An already shaken nation was horrified on Monday when millennial leader Kendall Jenner deleted her Instagram account, but don’t worry folks. The newly-minted 21-year-old promises to make a return to posting selfies at some point. She’s just in the midst of an Instagram detox, and is using the opportunity to speak out on an issue ravaging her millennial following: social media addiction.
In an appearance on The Ellen Show yesterday, Jenner explained the situation.
“I would wake up in the morning and I would look at it first thing. I would go to bed and it was the last thing that I would look at,” Jenner said. “I felt a little too dependent on it, so I kinda wanted to take a minute. It’s a detox. I’ll be back.”
Going on a social media detox is the hottest fad in Hollywood. Rihanna, Justin Bieber, Taylor Swift and Selena Gomez have all given it a go. But when a Jenner or Kardashian promotes some sort of detox program, hordes of their followers are eager to try it as well. Kendall’s detox, however, doesn’t actually come with a step-by-step plan let alone some sort of weird tea. So we’ve tried our best to piece together a ten-step social media detox based on Jenner’s wisdom.
1. Admit that you have a problem. The most powerful step to starting a successful detox is to understand why you need to undertake one in the first place. Are you waking up every morning and obsessively checking all of your feeds? Do you freak out if you accidentally leave your phone at home even if you’re just taking a ten-minute trip to the corner store? Do you start to feel sad or anxious when your posts don’t get enough likes or followers? Well, maybe you too have a problem and need to remove yourself from the source.
2. Or at least admit that someone close to you has a problem and tell yourself you don’t want to end up like them. Even if you’re still not sure you have a problem, you can of course always turn your disdain for others’ habits into an excuse to better yourself. In Allure‘s September issue, Jenner revealed that she started to get annoyed at her sister Kylie’s over-reliance on her phone during a family vacation. “Kylie wouldn’t put her phone down,” she told the magazine. “I’m like, ‘That’s so crazy to me that you’re not experiencing this.’ That was the moment it kind of clicked for me. And I didn’t like it. So sometimes I delete Instagram or Twitter or Snapchat off my phone for a couple days.” Trying to make yourself better than the rest of your friends and family is a time honored American tradition after all.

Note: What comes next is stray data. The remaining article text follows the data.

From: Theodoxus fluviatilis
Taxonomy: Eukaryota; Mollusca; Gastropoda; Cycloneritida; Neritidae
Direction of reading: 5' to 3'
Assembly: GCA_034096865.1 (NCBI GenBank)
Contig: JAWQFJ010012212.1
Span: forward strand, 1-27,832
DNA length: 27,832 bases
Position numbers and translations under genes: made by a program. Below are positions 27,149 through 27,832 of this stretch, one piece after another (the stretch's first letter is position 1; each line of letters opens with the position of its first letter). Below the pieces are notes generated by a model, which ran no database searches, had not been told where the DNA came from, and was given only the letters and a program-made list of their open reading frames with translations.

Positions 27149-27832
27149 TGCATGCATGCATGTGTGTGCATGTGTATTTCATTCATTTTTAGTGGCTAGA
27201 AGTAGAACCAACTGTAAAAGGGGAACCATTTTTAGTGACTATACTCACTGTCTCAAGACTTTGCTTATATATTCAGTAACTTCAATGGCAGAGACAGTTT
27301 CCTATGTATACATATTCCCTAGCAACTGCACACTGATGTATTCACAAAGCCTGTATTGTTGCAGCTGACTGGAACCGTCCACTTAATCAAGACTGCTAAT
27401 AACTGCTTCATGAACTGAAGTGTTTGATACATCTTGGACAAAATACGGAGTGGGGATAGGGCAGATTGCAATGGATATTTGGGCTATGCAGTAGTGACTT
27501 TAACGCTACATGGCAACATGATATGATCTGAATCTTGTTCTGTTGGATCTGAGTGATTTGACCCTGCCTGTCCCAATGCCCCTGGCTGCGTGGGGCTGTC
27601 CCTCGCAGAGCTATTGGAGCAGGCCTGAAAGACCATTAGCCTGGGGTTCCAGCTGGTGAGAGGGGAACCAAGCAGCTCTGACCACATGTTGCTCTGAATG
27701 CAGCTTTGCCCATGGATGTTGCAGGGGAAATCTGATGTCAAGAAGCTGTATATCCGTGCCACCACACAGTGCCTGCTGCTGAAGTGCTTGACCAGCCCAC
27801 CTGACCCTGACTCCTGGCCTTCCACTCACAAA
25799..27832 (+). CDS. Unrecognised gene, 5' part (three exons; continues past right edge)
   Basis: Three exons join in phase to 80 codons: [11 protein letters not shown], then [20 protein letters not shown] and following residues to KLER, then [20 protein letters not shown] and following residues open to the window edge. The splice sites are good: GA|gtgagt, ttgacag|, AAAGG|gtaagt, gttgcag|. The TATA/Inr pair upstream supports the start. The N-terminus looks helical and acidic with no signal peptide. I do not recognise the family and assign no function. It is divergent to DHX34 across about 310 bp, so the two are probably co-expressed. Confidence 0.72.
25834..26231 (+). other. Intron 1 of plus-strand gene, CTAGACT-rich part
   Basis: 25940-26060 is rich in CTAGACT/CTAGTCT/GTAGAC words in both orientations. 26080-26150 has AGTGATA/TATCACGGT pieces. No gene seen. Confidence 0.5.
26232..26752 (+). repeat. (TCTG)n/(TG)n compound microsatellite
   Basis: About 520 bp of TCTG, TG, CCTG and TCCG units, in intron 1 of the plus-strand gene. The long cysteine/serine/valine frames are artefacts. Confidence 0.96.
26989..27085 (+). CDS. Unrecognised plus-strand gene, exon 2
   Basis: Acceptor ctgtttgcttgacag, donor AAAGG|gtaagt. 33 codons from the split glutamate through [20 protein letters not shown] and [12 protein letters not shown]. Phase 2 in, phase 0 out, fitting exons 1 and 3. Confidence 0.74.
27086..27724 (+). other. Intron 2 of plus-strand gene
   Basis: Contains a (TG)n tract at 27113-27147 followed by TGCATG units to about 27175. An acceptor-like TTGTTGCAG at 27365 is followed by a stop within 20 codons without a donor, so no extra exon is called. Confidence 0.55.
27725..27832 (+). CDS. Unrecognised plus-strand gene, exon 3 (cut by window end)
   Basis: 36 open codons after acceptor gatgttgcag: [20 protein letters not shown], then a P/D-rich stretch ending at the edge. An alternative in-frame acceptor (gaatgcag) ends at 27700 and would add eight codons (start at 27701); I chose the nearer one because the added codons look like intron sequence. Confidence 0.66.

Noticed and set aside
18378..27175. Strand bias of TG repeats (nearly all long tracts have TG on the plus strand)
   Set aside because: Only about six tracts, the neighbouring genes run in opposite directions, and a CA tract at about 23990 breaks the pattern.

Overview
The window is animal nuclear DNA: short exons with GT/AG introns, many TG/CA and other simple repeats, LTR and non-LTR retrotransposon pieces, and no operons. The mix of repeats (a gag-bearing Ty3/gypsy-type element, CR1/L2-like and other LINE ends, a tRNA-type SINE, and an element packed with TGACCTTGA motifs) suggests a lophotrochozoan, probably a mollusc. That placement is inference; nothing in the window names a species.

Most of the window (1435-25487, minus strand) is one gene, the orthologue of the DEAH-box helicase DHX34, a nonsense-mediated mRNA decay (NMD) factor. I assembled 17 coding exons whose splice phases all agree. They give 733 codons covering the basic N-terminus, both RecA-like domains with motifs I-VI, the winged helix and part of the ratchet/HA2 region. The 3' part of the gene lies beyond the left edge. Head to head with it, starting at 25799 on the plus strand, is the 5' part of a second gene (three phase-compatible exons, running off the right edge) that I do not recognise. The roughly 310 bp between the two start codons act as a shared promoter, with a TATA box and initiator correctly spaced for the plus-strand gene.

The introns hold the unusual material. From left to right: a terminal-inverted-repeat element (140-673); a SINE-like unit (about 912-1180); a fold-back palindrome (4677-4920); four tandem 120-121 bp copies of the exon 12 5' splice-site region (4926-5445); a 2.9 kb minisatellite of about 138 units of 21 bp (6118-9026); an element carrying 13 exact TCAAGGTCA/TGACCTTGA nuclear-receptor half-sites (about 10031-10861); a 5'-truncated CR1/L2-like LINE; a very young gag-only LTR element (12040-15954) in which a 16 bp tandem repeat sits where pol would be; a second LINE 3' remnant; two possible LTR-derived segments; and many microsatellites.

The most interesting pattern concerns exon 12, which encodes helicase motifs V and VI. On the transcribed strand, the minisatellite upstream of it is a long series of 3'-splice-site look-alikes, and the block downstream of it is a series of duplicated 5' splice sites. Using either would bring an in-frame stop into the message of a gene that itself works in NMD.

3. Delete the apps off of your phone. Good, now you’ve put your spirit in a place where you’ve realized that a detox may be good for you. For mild cases of social media addiction, the answer might be to simply delete the apps off of your phone. For iPhone users that involved pressing down on any app icon until they all get shakey and then clicking the little “x” above the app in question. Android user can delete apps through their application manager. Out of phone, out of mind.
4. In more severe cases you may need to temporarily delete or suspend your account Of course, if you’re really jonesing for that sweet, sweet social action, there’s still ways around it, ways like desktop computers. Hey, some people still use them. Either temporarily deleting or suspending your account may be the best way to remove all temptations. Plus it stops notification messages from popping up in your e-mail.
5. Inform your friends you’re taking a detox. “My friends keep texting me,” Jenner said on The Ellen Show. “And I was like, how does everyone know?” Of course, your BFFs will be the first to realize that you’re gone. It might be best to give them a heads up before or shortly after so they’re fully on board to support your new, exciting, spiritual journey. Some may experience a temptation to use the situation to figure out who notices your absence first and relish in the attention of all the worried texts, but you must fight that urge because, come on, that basic pettiness and need for attention may be half of your problem in the first place.
6. Just like, exist, in real life, and stuff. “I’m away from my phone so much more,” said Jenner. “You start to engage in real life.” So, just engage in real life. Go for a walk. Clean your room. Get some work done. Read a book. Take baby steps at first to gear up for the next step. Do boring things you wouldn’t even want to share on social media anyway.
7. Engage in behavior that might trigger an urge to post something and work past it. Cook a new recipe, but fight the urge to Snapchat it. Do your hair, put on some makeup and a nice outfit and accept the fact that you can’t take a selfie of the result. Have a political thought, but don’t post it on Facebook. Learn to embrace a full existence outside of the forces of social media validation.
8. Talk to people face-to-face. “You have to deal with real people right in front of you, so it’s kind of really nice to be away from it even if it’s just Instagram,” said Jenner. Yes, that involves actually talking to people. Sometimes people you don’t even know.
9. Only once you’re truly content with a life without social media can your return. A successful detox only ends once you’ve actually removed all the former urges and patterns from your life. You can only return to Instagram once you’ve come to a point where you realize you have no real desire to.
10. Launch a sunglasses line with your sister. Oh, wait no, that’s not actually part of the cleanse, but Kendall and Kylie are launching a new sunglasses line next year. Good for them. Except, you know, Jenner likely will have to return to social media some day to promote the specs by the time they hit stores in February and you will have to return to social media as well, hopefully with a clearer mind and spirit.
Watch a video interview with W’s November 2016 cover star Kendall Jenner: